Among 80 community-dwelling older adults undertaking regular gym exercise in Melbourne, the prevalence of sarcopenia ranged from 3.8–11.3%, varying according to definition. This is similar to values reported in the general community of older Melbournians (11% according to EWGSOP1) . However, it is lower than that reported according to FNIH and EWGSOP1 in community-dwelling older adults in Amsterdam (7.9% and 31.9%, respectively) , hospitals in Italy (24% and 36%, respectively) , or people in aged care in China (31.4% and 32.5%, respectively)  or Australia (40.2% according to EWGSOP1) , suggesting an overall healthy, well-functioning group of individuals, with high self-reported QoL.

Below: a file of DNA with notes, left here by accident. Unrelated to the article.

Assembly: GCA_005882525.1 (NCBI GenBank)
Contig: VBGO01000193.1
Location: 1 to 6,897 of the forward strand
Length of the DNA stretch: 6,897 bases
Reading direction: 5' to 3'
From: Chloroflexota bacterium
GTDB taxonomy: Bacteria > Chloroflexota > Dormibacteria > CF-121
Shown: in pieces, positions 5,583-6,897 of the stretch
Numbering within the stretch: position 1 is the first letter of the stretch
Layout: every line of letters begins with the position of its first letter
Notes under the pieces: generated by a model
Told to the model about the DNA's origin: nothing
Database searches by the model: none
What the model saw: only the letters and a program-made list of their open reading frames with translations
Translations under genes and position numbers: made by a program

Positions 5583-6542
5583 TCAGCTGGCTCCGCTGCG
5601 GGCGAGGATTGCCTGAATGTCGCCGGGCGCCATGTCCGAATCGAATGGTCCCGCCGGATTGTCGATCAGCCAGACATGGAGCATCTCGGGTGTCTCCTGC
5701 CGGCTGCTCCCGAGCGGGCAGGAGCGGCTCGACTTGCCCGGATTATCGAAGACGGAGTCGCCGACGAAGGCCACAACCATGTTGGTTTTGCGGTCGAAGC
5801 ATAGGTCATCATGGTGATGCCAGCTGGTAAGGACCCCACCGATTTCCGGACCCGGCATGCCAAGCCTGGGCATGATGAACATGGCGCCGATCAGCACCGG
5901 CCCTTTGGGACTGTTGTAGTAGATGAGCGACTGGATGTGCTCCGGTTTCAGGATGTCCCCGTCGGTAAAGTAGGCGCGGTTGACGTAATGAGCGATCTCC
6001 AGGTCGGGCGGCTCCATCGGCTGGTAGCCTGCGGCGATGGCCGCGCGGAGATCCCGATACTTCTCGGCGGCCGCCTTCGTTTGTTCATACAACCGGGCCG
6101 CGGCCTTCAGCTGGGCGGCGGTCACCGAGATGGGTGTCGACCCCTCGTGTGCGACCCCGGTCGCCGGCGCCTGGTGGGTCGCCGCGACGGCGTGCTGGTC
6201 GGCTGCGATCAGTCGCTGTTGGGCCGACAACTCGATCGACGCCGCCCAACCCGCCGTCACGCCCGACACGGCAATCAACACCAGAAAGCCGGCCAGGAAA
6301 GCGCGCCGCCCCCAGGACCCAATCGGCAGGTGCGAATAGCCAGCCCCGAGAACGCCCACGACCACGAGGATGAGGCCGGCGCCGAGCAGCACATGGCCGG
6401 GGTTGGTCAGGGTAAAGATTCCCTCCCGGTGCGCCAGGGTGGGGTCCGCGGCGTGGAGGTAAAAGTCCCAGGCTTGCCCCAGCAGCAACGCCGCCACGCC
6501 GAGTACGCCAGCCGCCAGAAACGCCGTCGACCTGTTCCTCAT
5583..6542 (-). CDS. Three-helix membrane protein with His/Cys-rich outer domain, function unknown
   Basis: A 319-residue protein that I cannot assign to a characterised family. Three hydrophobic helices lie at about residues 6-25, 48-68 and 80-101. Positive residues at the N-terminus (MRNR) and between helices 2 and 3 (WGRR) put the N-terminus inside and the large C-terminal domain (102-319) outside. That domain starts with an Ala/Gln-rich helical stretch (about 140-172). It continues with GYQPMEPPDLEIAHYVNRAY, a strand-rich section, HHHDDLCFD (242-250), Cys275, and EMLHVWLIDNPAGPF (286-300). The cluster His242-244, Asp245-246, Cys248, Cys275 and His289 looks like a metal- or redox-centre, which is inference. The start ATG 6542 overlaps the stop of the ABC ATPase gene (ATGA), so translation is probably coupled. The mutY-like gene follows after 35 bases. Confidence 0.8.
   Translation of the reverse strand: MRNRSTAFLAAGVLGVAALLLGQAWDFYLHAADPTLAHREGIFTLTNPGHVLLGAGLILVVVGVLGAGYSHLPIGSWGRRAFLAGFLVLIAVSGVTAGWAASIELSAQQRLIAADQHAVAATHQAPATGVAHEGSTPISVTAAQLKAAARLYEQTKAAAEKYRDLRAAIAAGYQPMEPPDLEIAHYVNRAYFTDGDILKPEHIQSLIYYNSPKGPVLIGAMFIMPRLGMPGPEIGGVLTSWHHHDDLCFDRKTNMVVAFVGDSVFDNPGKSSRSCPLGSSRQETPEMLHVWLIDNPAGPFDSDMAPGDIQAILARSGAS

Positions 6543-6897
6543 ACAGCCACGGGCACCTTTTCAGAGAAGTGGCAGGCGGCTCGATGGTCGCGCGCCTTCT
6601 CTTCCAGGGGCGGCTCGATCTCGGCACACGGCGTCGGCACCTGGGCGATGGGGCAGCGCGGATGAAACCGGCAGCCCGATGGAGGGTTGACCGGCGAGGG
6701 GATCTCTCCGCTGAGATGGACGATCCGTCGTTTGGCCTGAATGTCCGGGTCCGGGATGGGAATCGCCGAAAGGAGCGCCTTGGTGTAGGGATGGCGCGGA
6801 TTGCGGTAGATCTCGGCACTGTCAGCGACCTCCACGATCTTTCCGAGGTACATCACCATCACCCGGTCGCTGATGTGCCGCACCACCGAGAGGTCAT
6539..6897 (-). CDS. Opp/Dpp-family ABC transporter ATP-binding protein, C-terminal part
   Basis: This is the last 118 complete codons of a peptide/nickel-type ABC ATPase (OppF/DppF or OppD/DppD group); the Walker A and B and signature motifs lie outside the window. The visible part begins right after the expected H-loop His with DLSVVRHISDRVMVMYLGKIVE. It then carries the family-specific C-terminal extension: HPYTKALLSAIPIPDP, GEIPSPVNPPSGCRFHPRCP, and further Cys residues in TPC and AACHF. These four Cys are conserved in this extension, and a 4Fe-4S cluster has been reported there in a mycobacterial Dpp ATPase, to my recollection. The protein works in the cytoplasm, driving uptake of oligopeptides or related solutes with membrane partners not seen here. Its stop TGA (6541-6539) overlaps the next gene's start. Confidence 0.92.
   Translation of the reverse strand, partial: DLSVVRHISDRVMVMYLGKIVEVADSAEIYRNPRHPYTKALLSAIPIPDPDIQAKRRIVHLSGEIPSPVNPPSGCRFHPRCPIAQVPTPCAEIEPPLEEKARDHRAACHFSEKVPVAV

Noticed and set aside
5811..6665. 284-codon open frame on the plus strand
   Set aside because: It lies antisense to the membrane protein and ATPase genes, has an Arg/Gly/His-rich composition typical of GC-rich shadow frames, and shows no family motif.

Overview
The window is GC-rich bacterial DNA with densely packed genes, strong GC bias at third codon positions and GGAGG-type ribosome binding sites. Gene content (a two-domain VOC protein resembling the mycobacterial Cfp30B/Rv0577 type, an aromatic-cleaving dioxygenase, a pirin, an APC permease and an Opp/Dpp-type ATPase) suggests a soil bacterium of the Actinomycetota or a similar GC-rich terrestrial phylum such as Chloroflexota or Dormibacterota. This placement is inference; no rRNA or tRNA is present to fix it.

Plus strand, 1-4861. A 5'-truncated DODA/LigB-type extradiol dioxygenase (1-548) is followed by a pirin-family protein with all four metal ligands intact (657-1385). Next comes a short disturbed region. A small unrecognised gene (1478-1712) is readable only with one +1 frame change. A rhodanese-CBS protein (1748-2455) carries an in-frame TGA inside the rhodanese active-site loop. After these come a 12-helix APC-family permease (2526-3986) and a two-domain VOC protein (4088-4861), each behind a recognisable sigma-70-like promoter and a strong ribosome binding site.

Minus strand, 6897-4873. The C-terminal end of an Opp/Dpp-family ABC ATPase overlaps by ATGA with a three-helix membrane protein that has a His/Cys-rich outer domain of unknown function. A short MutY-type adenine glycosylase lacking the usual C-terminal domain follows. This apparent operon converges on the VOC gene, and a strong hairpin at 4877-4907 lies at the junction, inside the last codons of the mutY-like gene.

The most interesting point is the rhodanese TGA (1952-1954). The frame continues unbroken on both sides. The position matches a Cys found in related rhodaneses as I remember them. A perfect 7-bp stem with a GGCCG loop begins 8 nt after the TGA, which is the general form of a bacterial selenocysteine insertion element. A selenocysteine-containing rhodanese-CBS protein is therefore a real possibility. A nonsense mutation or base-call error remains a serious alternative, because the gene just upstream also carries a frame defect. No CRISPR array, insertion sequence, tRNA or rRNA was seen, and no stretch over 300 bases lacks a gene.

Due to changes to the algorithm from EWGSOP1 and lower cut-off points , sarcopenia prevalence in this sample was lower for EWGSOP2 than for EWGSOP1, which supports recent findings that the use of EWGSOP2 will potentially underestimate sarcopenia prevalence compared to EWGSOP1 . Consequently, public spending on sarcopenia would be greater if EWGSOP1 guidelines are followed. Given the association of low muscle mass and function with morbidity and mortality [30–32], underestimating the prevalence of sarcopenia will likely have more dire consequences and higher health care costs in the long run. SARC-F has poor sensitivity but high specificity for sarcopenia definitions including FNIH and EWGSOP1  and may detect severe cases . In our study, SARC-F predicted one case of sarcopenia according to FNIH and EWGSOP1, one case of pre-sarcopenia (EWGSOP1) and two cases of probable sarcopenia (EWGSOP2), but none were sarcopenia confirmed (EWGSOP2) or severe (EWGSOP1/EWGSOP2). HUR gym individuals had a significantly higher SARC-F score, implying that they felt they were less functional, thus at higher risk of sarcopenia than the conventional gym group.